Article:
In 2019, Microsoft made waves at its annual Black Hat conference in Las Vegas, where it confirmed its discovery of a malicious hacker group which was using common Internet of Things (IoT) devices to carry out widespread corporate attacks. The way in? Internet connected devices including a VOIP phone, a Wi-Fi office printer and a video decoder, with compromised devices across multiple customer locations. But these are just a few of the numerous examples of hackers exploiting the so called ‘Internet of Things’ in recent years. Kirsty Fisher, CFO at Titania explains.
Many of these hacks could have had potentially serious consequences had they gone undetected. For example, in 2017, the Food and Drug Administration (FDA) issued a warning about implantable cardiac devices, which they’d found to be at risk of attack. Used to monitor and control heart function, including heart attacks, vulnerabilities meant hackers could control shocks, alter pacing and deplete the battery.
Tech analyst company IDC predicts that in total there will be 41.6 billion connected IoT devices by 2025. With no central security standards or compliance frameworks underpinning the proliferation of IoT devices, individuals and businesses remain exposed for the near future.
But what makes the Internet of Things and the risks associated with connected devices different from the traditional internet? Largely, the human factor. The IoT doesn’t need people to work. It provides technology, media and telecoms companies with the opportunity to create new products and applications, which rely on sensors collecting, reviewing and acting on data. Popular with increasingly tech savvy homeowners, who want the latest smart app-controlled lighting and heating system or interactive media device, the opportunity for suppliers to create new revenue streams is huge.
However, the challenge with this automation is that it creates a huge wealth of sensitive data, which is then being shared amongst more people. Even the FBI has put out warnings about the risks, highlighting to people that hackers can “use those innocent devices to do a ‘virtual ‘drive by’ of your digital life.” Businesses are also being targeted through IoT devices as an entry point, with Microsoft and other tech giants highlighting attacks where access to secure networks has been gained via printers and VoIP systems amongst other connected devices.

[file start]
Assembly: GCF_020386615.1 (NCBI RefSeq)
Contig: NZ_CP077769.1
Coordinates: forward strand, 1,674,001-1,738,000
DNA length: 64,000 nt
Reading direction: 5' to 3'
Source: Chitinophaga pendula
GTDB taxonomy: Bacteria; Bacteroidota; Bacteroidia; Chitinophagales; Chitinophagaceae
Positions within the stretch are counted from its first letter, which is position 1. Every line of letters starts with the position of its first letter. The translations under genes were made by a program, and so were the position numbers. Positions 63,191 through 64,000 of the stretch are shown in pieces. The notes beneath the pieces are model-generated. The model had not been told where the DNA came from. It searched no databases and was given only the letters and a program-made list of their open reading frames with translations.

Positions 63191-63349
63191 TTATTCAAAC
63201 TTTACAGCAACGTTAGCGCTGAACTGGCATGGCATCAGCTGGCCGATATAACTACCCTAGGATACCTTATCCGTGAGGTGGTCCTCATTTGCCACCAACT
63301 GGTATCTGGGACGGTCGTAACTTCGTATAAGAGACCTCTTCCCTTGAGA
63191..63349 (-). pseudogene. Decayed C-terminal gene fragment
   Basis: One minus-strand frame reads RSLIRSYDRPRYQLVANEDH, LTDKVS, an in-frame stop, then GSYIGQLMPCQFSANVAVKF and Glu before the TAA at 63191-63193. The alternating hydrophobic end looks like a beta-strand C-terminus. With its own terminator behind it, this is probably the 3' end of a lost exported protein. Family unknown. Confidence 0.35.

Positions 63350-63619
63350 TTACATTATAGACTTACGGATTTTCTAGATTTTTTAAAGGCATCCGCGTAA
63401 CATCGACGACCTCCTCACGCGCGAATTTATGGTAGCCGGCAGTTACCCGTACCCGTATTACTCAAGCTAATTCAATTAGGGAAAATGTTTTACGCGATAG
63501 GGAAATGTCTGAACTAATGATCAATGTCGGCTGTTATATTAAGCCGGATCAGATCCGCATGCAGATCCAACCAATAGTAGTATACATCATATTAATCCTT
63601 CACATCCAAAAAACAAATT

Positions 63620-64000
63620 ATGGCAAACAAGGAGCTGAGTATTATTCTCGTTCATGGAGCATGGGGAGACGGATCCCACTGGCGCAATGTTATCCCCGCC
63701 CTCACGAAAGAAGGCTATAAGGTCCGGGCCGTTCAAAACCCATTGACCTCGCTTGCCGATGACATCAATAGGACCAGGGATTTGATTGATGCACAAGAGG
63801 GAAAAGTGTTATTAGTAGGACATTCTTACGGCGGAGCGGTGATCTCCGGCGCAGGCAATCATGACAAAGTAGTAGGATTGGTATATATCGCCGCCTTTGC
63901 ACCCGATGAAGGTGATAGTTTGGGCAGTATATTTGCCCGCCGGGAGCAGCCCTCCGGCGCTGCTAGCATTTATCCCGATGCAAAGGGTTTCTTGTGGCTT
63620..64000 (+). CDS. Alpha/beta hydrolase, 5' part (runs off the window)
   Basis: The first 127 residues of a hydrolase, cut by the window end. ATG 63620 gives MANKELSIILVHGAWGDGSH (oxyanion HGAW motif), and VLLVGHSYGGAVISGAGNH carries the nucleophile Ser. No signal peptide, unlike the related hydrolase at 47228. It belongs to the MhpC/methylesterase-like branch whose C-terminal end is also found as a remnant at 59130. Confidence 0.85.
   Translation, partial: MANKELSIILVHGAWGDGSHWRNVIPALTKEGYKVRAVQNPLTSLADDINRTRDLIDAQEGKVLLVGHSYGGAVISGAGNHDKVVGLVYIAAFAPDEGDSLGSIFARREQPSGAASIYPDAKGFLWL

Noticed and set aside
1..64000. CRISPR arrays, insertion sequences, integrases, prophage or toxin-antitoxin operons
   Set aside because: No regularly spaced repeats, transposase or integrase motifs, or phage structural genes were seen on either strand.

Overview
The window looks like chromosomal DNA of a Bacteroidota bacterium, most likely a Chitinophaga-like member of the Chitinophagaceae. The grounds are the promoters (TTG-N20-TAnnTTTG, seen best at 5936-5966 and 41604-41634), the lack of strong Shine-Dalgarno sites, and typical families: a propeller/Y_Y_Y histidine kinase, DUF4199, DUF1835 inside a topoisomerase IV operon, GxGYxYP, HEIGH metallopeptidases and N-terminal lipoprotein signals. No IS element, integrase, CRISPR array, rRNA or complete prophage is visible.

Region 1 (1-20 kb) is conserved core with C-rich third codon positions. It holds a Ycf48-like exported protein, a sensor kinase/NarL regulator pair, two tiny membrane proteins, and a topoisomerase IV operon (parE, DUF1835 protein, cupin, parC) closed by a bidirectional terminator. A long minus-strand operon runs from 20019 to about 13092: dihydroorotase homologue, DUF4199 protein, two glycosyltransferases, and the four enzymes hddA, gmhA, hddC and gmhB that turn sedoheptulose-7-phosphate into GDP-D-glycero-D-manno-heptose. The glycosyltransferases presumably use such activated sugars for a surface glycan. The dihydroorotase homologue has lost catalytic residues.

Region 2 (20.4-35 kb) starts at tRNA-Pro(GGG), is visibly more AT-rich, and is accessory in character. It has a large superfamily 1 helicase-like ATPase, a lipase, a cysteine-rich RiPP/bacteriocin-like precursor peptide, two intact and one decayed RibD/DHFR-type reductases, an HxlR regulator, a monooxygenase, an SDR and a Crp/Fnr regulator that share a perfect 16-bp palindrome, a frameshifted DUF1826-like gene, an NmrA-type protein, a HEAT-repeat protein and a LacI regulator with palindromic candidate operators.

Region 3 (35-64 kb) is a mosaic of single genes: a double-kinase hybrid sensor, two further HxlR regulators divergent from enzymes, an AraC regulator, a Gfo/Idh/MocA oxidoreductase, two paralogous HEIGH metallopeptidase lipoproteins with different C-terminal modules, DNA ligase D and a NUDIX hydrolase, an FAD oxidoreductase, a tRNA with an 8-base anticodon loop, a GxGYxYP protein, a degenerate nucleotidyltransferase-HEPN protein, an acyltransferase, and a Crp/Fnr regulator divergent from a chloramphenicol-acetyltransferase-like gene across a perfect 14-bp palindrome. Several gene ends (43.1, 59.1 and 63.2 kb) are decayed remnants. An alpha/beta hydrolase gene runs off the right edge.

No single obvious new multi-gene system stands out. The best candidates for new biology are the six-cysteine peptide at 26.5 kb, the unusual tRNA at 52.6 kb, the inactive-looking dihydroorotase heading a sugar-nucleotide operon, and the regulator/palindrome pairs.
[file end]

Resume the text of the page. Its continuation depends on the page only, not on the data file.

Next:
The business challenge
As networks become increasingly complex and the growth of the Internet of Things shows no signs of slowing, the challenge of keeping businesses cyber secure and minimising risk is greater than ever.
Spanning the public and private sector from smart cities and transport initiatives to healthcare and smart home/consumer applications, yet with no central standards in place, the onus is very much on those in the IoT ecosystem to work together to create as secure an environment as possible for the time being.
While there is some sector-led collaboration taking place, many organisations are looking to those in technology, media and telecommunications to take the reins and lead the way. Like many large organisations, in the past, businesses in these sectors may have implemented different cyber risk strategies appropriate to a particular department, country or product. With the increased threat from the IoT and new ways in which data is being used and connections to networks made, many are now revising cyber strategies to sit at a corporate, organisation wide level. They are also paying more attention to preventative strategies, trying to predict IoT cyber threats before they happen, minimising attacks that do take place and continuity planning for how they will restore services as soon as possible.
The way forward
Despite the very real cyber security threat posed by the IoT and the complexity of the networks and parties involved, there is concern that too much control over data could stifle innovation. Many pioneers in the cyber security sector are suggesting the answer lies in the development of more secure devices and improvements in internet security to go alongside this.
Speaking on this issue, Philip Reitinger, President of the not for profit, Global Cyber Alliance neatly summarised the issue: “We must move from the Internet of Things to the ‘Secure Internet of Secure Things’. First, we must build (more) Secure Things – devices, software and services with few vulnerabilities, that are securely configured and automatically updated. Of critical importance, cloud services must come with security embedded and not as an up-sell.
“Second, we need the Secure Internet – automated collective defence must be built into the network, so that the Internet ecosystem can react as the body does, recognizing infections and fighting them off. We must build Internet Immunity.”
Back to basics